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How GuavaPass ditched traditional PR and embraced influencers to conquer Asia

Spurning PR and focussing on digital advertising are key reasons behind the success of fitness class membership service GuavaPass, its VP for product marketing has revealed.

Emma Harris told Mumbrella that the brand preferred to focus on working with a team of influencers – dubbed the “Guava Girls” – to spread its message.

Modelled on the New York-founded Class Pass, Guava charges users a S$176 monthly fee for access to an unlimited number of fitness classes across different studios – rather than being tied to a single company’s outlets.

Although only in its third year of operation, the start-up has since expanded into 11 markets across Asia and the Middle East, the latest being Bahrain earlier this year, and posted triple-digit growth by 2017. The company was also boosted by an injection of S$5 million in Series A funding from Vickers Venture Partners.

Speaking about the three-year-old company’s marketing efforts, Harris said: “We think about the business in two ways: acquisition of consumers and reducing the churn.

We’re very focused on digital marketing. We don’t run OOH media; potentially we would consider it in the future, but for now marketing is digital. If you’re not a member, you will probably be getting a crazy amount of ads from us, especially Facebook, Instagram and Google. To our active members, we send a lot email marketing messages, with content and updates.

We don’t do PR like a typical company would. We don’t keep an agency on retainer. We keep things internal for the most part. And that’s largely because we feel our product speaks for itself. I worked at a PR agency for my first job, so I understand the value of it. We have used agencies and we have a ton of coverage in our press file in all the different markets, but in terms of big profile [pieces], we don’t look out of them.”

The GuavaPass app is now available across South East Asia, Shanghai and a number of the Gulf states, with plans to open in further Middle Eastern markets. And as many marketers will be aware of, new territories means significant localisation challenges.

Harris: ‘We trust [influencers] to deliver. We don’t want to put restrictions on them.”

“Launching in new markets and trying to acquire customers in that specific voice is tough,” admits Harris. “The marketing and the language is completely different. We have to think about what’s culturally appropriate. Making sure we localise in a genuine and sensible way is a real challenge and will always be. But it’s a fun a challenge to try and conquer.”

One of the ways the brand has tried to overcome the hurdle is through the use of local influencers, a team of largely female fitness fanatics who dub themselves ‘Guava Girls’.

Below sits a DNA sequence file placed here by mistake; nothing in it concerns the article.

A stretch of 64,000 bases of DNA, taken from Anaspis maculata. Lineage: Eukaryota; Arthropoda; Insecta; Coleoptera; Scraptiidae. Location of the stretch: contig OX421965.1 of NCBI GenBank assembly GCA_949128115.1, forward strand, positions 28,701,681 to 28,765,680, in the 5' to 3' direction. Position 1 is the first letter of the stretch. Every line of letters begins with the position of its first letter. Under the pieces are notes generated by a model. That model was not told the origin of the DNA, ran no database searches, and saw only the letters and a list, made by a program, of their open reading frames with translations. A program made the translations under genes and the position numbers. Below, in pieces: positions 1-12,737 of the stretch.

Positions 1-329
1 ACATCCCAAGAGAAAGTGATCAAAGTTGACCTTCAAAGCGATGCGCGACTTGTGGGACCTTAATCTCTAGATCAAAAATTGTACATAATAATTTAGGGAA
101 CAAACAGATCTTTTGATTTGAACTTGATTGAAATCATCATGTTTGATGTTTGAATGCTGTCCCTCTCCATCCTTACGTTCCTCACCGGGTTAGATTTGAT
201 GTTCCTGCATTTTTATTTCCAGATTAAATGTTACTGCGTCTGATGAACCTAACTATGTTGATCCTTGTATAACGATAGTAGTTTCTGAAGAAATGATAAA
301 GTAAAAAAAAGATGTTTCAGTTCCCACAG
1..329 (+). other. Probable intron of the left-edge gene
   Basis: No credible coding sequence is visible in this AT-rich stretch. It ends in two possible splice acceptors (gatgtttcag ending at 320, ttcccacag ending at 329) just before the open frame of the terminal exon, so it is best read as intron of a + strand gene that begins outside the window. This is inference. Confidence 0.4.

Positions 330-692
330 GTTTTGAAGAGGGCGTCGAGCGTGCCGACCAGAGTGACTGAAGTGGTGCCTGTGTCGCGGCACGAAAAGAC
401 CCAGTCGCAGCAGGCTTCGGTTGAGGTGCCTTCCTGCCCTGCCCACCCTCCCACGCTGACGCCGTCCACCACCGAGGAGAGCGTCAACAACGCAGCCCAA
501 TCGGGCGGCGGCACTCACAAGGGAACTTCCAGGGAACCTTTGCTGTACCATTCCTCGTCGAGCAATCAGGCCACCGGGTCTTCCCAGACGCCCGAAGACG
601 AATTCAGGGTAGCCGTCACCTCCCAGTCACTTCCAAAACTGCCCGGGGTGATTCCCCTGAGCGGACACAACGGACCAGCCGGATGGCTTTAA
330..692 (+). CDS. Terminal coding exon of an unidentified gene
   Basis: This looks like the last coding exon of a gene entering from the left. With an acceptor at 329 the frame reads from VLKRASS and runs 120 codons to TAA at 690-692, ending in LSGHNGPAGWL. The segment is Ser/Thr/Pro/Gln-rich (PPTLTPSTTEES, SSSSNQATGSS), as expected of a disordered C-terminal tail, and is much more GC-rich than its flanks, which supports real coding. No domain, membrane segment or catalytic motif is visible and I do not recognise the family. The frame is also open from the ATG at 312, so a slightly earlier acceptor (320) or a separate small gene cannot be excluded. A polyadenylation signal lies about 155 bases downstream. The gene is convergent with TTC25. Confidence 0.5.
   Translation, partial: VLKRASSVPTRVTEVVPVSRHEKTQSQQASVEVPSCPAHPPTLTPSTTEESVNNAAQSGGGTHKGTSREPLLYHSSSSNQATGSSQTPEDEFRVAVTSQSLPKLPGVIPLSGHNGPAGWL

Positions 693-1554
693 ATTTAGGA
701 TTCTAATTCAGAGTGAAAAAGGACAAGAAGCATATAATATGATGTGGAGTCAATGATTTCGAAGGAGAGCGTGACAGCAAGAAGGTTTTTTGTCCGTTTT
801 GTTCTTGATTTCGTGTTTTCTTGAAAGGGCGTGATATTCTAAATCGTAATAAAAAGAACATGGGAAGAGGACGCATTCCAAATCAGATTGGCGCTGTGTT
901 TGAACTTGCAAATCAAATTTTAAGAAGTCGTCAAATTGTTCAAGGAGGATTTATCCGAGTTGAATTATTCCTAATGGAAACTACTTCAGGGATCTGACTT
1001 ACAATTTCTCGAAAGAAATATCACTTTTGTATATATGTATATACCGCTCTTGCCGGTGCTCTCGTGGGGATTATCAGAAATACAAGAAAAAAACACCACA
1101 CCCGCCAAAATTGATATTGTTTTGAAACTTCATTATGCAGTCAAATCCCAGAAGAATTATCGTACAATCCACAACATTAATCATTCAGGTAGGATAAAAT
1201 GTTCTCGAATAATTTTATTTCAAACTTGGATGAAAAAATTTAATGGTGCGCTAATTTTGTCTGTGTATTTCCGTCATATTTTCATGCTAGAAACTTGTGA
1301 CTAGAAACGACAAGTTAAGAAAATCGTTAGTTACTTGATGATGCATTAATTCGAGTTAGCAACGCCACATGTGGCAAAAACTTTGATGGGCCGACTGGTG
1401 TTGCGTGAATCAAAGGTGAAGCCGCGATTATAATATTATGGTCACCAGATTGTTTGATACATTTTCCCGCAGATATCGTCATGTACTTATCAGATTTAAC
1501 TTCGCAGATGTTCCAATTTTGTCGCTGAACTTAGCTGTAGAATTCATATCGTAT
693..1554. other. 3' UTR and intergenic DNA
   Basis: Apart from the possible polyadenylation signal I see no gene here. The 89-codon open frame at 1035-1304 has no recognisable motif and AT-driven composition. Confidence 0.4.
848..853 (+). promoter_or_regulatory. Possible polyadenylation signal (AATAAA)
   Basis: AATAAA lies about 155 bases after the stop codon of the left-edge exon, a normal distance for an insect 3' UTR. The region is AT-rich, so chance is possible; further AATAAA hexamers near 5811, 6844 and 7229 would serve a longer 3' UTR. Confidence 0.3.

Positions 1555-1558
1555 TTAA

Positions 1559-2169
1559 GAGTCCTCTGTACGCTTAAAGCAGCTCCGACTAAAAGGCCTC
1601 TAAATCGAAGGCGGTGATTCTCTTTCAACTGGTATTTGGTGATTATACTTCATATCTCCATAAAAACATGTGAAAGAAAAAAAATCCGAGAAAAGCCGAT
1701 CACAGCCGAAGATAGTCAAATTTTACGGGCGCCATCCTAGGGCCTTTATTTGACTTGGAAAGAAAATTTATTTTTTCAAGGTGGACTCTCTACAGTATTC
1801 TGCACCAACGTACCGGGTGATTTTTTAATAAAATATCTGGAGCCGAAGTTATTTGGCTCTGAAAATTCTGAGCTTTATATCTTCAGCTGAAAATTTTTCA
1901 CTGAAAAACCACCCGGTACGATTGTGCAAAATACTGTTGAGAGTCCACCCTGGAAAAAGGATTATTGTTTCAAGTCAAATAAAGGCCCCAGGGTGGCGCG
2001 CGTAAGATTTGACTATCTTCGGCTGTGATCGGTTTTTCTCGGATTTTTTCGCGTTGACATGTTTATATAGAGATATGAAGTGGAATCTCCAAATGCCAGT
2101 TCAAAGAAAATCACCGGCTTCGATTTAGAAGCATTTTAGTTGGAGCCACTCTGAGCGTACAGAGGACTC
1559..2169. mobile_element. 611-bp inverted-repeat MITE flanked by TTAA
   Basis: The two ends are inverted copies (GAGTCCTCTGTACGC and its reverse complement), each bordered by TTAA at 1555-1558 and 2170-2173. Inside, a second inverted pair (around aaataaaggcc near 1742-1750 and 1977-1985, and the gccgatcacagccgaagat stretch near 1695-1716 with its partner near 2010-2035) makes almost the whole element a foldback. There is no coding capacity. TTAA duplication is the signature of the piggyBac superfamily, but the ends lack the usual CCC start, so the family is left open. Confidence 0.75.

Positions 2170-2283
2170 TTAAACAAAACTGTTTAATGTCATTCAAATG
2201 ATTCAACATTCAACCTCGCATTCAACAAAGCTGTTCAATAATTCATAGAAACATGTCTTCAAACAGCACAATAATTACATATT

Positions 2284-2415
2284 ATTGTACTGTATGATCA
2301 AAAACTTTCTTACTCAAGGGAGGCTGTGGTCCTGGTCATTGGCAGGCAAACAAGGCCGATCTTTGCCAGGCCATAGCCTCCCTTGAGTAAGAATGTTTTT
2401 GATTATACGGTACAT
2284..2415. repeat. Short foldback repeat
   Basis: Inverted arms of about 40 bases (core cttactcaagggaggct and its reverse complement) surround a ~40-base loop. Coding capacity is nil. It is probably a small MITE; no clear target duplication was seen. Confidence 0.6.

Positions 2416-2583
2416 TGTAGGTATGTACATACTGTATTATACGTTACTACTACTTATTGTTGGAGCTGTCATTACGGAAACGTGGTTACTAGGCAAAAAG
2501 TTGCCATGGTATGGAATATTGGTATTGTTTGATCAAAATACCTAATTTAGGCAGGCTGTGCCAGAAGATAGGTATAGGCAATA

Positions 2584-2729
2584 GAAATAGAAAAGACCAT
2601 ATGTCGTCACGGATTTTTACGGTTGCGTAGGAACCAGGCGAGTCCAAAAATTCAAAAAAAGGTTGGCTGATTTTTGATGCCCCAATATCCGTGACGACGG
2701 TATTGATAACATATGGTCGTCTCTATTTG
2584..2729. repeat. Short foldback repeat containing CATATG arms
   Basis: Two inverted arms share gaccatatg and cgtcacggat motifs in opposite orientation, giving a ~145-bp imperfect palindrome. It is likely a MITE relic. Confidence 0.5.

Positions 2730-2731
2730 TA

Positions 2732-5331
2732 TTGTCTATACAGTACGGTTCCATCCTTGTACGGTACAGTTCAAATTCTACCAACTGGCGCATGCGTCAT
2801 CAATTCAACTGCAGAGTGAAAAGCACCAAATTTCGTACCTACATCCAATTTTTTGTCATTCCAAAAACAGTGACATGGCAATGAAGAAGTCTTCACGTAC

“They are our biggest brand advocates,” she said. “They have the engagement and attention of our demographic because they were already either using Guava Pass or living the lifestyle. We’re in the process of rolling out Guava Girls in some markets and it’s to elevate the role of the influencers we already

“The influencer marketing is all handled in-house. We trust them to deliver. We don’t want to put restrictions on them: we don’t say their image has to use a certain guideline or promo code. If you do that, it no longer feels like their work. And we wouldn’t want to work with an influencer who didn’t represent the GuavaPass brand.”

 

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As most fitness fads come in and out of fashion as quickly as next season’s Nikes, meaning marketers find themselves constantly having to keep up the pace.

However, for Harris, the challenge wasn’t just a case of persuading Asia’s wellness enthusiasts to trade spin classes for boxing, but convincing them to overhaul their entire lifestyle that for years have been governed by expensive gym memberships with cut-throat escape clauses.

In addition, there was also the task of convincing the studios themselves to risk losing revenue from rolling memberships. Although GuavaPass pays the studios for each booking, the fee is admittedly lower than if booked direct. As such, the solution for the GuavaPass team was to demonstrate that the exposure would be worth it in the long-term.

“When our two co-founders, Jeff Liu and Rob Pachter, came to Singapore, it seemed that all the fitness options were really disconnected, except for the big box gyms. There were all these yoga and pilates studios, but nobody really knew where to find them unless the venue was savvy with search-engine marketing or SEO.

“So with the studios being on the platform, we’re not just helping market them and drive exposure, but we’re helping them build incremental revenue, for example when classes do not have full attendance. If that spot or mat wasn’t filled they would still have all of their costs. It’s better to have some money coming in than zero.”

She adds: “There is no doubt GuavaPass has disrupted the fitness space in a way in Asia and the Middle East, but I think we have done it in a positive way so that our studios have the opportunity to thrive on their own and help fill the extra inventory they could not fill before. The goal is not to overtake the clients they had before on their own, but to add additional revenue and marketing on top of what they were already doing as a business.”

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